The recent Shiroai/Quesnel Twinning Society delegation to Shiraoi included both teenagers and adults and each experienced the trip from their perspective. Tobias Nestel, a Quesnel teenager, stayed with the Makino family and had wonderful things to say about their hospitality.
“My home stay family was very kind,” he said.
“They would give me so many gifts I had to have another bag to fit them it. They also made sure I was always having fun.”
Elizabeth Hunter, Quesnel museum manager, was also on the trip and said the best part of that experience was staying with her host family, the Kawanishi family and the personal connections she made as well as the
opportunity to gain insight into Japanese daily life.
“Their hospitality is a bit overwhelming, but very genuine and I think we all came back with some very special
memories,” Elizabeth said.
Both reported a very active touring element to their experience.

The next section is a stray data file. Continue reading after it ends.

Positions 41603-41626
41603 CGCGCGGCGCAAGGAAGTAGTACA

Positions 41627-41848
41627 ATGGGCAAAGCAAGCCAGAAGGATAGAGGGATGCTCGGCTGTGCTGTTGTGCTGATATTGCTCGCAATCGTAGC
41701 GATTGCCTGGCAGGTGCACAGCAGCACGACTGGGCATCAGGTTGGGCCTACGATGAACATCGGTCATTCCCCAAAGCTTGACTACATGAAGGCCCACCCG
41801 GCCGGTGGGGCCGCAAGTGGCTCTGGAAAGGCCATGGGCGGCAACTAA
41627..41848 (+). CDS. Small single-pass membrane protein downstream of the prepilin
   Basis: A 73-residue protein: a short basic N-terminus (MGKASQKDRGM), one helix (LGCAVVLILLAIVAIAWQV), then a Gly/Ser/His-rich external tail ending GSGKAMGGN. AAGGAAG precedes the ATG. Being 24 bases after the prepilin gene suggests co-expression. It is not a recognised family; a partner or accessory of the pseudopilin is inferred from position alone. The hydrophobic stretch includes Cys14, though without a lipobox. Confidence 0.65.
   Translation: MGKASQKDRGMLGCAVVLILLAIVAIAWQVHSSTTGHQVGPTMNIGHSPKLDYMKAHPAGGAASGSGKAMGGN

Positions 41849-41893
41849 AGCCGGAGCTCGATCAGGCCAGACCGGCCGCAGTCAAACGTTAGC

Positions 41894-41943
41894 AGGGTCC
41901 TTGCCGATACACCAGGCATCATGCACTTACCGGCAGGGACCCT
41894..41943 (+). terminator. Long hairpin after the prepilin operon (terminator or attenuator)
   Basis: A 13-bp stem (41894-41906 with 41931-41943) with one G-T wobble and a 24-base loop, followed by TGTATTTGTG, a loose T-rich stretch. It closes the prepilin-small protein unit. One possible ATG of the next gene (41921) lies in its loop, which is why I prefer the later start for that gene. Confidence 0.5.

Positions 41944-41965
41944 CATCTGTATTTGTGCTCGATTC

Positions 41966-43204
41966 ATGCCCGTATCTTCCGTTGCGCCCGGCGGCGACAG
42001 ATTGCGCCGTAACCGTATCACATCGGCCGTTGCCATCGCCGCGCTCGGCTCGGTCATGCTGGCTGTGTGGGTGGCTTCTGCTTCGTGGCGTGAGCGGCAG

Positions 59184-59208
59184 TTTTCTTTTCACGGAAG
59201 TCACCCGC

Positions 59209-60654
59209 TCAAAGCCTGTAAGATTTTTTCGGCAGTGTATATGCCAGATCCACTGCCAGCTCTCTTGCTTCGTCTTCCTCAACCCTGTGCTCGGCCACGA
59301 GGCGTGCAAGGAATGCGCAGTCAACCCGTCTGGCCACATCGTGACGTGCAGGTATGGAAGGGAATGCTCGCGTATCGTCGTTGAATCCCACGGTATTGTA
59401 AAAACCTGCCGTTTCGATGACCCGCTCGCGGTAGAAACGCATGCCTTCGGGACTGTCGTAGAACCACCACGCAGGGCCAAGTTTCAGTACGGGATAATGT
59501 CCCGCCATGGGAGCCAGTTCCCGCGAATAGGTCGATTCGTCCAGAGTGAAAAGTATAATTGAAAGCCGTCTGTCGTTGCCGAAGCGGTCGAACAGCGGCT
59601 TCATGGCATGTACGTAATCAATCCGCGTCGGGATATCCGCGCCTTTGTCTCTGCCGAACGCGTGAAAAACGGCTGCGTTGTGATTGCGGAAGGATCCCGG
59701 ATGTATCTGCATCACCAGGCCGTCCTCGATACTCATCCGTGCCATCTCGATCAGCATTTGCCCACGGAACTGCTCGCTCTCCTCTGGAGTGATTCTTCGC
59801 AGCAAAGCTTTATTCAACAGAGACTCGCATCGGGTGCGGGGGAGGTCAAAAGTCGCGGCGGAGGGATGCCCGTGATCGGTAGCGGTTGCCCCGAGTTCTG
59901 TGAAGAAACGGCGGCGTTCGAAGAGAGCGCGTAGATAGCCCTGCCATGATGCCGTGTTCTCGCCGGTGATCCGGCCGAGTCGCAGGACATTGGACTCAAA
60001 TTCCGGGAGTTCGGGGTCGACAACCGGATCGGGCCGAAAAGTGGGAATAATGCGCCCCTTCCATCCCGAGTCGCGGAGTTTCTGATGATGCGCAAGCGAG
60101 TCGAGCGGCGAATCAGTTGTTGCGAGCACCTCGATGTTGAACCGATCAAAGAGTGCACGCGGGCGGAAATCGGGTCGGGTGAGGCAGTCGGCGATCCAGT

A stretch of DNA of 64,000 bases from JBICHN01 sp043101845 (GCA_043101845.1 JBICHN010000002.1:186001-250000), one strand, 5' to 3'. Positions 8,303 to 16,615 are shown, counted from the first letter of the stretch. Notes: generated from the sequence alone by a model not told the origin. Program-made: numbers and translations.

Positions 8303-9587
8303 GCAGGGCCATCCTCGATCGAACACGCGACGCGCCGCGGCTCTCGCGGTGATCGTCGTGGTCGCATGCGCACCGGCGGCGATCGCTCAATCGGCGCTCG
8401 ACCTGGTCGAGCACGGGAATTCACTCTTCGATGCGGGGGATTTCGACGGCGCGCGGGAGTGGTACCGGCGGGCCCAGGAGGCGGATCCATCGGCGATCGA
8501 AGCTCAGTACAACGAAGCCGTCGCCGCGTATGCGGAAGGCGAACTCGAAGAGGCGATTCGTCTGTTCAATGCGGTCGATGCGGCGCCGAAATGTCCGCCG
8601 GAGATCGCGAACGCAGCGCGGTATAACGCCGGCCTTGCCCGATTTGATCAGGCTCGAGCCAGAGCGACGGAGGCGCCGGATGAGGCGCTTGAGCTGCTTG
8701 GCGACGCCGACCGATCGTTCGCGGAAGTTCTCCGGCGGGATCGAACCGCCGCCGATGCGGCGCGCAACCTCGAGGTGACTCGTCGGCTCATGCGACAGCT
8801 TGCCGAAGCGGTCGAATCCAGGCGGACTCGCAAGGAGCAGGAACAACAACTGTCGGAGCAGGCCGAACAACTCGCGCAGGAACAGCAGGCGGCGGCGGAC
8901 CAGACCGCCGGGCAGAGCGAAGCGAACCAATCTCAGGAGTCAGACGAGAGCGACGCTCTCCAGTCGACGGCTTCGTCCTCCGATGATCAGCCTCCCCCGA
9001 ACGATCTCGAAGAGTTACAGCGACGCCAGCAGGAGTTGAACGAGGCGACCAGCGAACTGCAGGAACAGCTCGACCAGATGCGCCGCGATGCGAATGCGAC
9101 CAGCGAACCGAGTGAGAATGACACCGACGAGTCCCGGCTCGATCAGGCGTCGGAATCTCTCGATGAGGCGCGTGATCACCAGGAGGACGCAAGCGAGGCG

Tobias said they went to an arcade and the super market (which he said was really big and also they went to a Japanese-style pizza place.
“I went to a water show with my family where I got to see a penguin parade, a sea lion and dolphin show and also we rode a ferris wheel,” he said.
Tobias said he tried octopus for the first time.
“It was delicious. It was so good it’s my favourite food from Japan.”
For Elizabeth, one of her best days was spent people-watching in Ueno Park in Tokyo as well
as the five hours she spent at the National Museum.
“I only got through the first building featuring the Japanese collection and there were three other buildings,” she said.
“I also really enjoyed the gardens and architecture in the temple complexes, especially at Nikko and Narita. The view from Mount Tarumae was pretty spectacular and everyone took pride in claiming ‘we climbed an active volcano’.”
When asked what surprised him most about Japan, Tobias said it was in Tokyo he discovered the Japanese used smoke to cleanse their soul.
For Tobias, his trip home to Canada had some very uneasy moments.
“When we were leaving Japan, I lost my passport on the plane to Vancouver,” he said.
“It was very scary because they told me I would have to go to a place
for two weeks so they could tell I was me.
Luckily they found my passport on the plane so then I was safe.”
Watch for more impressions of Japan in an upcoming Observer